Victor François Fétique – French Bow Maker

Victor François Fétique (1872-1933) was a prominent French archetier or bowmaker. His career spanned several decades, and he worked for some of France’s most prestigious music houses.

Fétique’s bows were known for their firm, dense sound. In this blog post, we’ll take a closer look at Fétique’s life, training, techniques, and impact on the world of bowmaking.

Fétique’s early life

Victor François Fétique was born in Mirecourt on 9th August to the violinmaker Charles Claude Fétique. A marginal note in the birth registration indicates his birth was legitimised in the eyes of the authorities shortly after. The luthier Claude Somny witnessed the birth registration.

Victor François Fétique, French Bow Maker

Fétique served his apprenticeship under Charles Claude Husson and continued training with Sigisbert Fournier Maline, Émile Miquel, and Charles Nicolas Bazin. The Mirecourt census, taken in the spring of 1901, shows him in his hometown living at 3 Avenue de l’École normale and employed by Bazin. Later in the same year, he went to work for Caressa & Français in Paris in 1901 and met Claude Thomassin.

In 1913, he established his own shop in Paris at 72 rue Myrha, and it was in the period 1915-33 that the bulk of his output was produced. He was helped at this time by Jules, his younger brother, and by out workers. From 1921-6, Fétique bought bows from Mirecourt makers, Albert Thomassin (brother of Claude), Auguste Toussaint, Camille Rémi, Louis Joseph Morizot and others, which he then finished/modified and branded with his own mark. He was also assisted by his son, Marcel Gaston, and from 1927 by his nephew, André Richaume.

Fétique’s style and work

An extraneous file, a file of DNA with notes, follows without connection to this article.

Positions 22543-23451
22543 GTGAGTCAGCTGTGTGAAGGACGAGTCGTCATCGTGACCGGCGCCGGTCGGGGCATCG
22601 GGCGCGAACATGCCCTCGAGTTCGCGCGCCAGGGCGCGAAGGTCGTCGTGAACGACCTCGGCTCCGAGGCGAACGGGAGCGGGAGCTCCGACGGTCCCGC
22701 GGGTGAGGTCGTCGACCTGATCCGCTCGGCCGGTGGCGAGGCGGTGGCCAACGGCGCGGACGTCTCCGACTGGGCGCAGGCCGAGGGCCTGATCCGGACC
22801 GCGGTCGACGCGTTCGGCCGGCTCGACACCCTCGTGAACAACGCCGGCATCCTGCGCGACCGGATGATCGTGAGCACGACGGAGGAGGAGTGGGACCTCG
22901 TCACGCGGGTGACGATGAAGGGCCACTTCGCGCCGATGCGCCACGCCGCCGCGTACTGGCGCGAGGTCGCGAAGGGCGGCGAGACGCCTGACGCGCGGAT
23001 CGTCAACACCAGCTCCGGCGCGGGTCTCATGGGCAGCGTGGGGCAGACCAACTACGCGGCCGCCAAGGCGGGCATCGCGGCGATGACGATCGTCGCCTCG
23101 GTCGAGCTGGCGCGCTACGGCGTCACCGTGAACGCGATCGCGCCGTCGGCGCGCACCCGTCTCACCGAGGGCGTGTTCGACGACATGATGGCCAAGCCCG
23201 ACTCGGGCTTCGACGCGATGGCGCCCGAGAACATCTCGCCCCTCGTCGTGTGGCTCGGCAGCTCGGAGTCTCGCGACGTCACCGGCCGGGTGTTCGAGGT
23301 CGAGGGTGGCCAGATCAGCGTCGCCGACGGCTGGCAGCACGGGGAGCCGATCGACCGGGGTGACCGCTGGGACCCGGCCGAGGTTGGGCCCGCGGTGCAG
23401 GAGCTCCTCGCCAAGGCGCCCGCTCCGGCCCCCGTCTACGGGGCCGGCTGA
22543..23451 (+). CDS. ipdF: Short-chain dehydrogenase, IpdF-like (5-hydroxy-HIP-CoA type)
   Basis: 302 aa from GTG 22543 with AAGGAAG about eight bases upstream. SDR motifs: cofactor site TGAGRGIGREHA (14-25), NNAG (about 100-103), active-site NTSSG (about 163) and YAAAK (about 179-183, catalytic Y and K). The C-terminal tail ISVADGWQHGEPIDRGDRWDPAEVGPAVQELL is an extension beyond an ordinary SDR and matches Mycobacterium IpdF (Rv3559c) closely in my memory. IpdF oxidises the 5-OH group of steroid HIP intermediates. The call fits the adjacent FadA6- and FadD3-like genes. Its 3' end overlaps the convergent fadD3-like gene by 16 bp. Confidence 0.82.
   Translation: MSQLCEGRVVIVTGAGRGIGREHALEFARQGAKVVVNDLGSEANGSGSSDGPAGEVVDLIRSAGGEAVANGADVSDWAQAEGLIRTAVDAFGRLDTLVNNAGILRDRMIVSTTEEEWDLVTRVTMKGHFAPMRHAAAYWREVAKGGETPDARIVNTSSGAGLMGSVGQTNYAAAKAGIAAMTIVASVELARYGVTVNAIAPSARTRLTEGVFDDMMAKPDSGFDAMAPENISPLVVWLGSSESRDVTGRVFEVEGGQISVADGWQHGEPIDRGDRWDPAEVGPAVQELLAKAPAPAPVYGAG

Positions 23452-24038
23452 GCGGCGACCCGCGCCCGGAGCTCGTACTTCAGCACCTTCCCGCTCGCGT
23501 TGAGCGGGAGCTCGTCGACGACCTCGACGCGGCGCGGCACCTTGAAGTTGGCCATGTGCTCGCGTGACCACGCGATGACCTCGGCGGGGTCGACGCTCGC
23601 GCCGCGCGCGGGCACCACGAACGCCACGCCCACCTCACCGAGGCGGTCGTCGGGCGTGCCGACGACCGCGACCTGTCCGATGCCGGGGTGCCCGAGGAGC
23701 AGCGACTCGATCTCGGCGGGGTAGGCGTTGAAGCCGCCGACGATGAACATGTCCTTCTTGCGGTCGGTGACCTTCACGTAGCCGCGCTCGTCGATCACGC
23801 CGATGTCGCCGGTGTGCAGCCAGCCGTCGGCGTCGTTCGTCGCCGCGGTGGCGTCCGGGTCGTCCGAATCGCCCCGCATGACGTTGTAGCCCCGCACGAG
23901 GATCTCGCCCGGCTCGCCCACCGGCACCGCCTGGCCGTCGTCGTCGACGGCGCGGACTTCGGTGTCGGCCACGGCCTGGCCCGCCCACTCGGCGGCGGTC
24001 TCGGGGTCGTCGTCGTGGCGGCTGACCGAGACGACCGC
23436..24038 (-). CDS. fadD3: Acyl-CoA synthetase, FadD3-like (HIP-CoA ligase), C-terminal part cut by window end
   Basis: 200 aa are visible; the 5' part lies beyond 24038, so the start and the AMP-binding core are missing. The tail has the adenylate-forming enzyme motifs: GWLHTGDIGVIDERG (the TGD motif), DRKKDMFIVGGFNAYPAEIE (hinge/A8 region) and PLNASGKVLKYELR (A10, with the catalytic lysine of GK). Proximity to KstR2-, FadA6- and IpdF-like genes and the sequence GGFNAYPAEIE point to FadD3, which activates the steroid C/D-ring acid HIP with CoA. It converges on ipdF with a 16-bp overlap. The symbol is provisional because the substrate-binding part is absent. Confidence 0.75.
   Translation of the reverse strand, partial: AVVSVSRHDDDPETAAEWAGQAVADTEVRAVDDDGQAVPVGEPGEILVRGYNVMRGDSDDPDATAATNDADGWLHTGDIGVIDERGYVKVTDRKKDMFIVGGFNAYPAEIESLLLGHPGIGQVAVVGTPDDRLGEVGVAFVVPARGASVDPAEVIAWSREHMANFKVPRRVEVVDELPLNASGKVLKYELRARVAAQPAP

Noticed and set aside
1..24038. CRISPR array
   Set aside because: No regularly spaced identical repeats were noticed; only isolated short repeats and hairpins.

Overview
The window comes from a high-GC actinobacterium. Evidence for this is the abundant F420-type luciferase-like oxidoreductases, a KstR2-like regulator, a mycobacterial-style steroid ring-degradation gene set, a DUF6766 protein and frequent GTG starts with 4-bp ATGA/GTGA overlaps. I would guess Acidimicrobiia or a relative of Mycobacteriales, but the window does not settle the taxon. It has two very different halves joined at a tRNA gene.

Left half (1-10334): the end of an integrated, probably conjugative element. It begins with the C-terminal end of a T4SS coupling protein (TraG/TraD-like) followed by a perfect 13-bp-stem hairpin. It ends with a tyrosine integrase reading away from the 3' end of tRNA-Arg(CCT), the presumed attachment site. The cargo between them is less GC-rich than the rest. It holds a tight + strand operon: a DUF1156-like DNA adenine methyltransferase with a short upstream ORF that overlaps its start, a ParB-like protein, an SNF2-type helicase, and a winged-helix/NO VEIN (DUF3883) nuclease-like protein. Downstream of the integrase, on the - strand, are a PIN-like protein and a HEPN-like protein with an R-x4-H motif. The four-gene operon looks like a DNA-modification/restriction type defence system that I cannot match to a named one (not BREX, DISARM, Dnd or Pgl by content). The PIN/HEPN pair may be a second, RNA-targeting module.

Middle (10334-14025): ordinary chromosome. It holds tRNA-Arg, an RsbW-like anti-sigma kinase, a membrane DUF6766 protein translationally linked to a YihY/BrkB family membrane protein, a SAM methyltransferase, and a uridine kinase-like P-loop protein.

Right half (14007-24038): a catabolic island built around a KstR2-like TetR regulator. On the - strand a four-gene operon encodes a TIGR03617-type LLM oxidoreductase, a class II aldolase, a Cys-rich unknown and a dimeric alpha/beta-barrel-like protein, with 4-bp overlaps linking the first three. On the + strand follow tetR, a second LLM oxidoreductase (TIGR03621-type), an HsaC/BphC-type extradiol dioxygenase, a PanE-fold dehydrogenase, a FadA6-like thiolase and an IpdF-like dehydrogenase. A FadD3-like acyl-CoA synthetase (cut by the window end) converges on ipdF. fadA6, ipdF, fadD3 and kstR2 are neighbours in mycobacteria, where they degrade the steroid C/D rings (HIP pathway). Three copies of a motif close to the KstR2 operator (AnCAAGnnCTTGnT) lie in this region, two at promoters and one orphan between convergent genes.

Like many of his peers, he often made bows with nickel-silver mounts in these early days of independence. However, as he became more established, he consolidated his style: the heads were small but regular, the frogs with narrow throats, and frequently he used one-piece buttons with two pins. Some experts describe Fétique’s bows as hard and firm, with a dense sound, especially when dense wood was used.

Many experts say Fétique’s best bows can be superb playing tools. However, others believe that the attention of his atelier seemed to focus on quantity, resulting in bows of more commercial quality. Fétique’s production consists mainly of two parts, with his first period influenced by Charles Nicolas Bazin and later influenced by the Parisian taste of that time: Sartory-Lamy.

Victor Fétique c.1925 | TBV6801
Victor Fétique c.1930 | TC6463

After Fétique began having health problems, the quality of his bows decreased sharply. However, the bows made for him follow his own stylistic shapes, and some of them are of high quality, especially those made by his nephew Andre Richaume, who won an award as best “Ouvriers de France.”

The work by Fétique himself, and his family members is of a very high standard and fully justifies his rank amongst the most important makers of the 20th century. The reworked workshop bows are less consistent and of lesser quality, but they certainly should be noticed. The more expert (and honest) dealers sometimes describe these bows as ‘workshop’, ‘collaboration’, or ‘finished, signed and sold by’.

Vtor Fétique

Fétique signed his bows “Vtor Fétique” and supplied other makers/dealers whose stamps may be used; these include Caressa & Français, Chanot et Chardon, ‘Nadegini’, Paul Jombar, Maucotel et Deschamp and Alfed Vidoudez.

Victor François Fétique was a highly skilled French archetier who left a lasting impact on the world of bowmaking. He learned his craft from some of the best makers of his time, and his bows were sought after by musicians worldwide.

Victor François Fétique Bows For Sale

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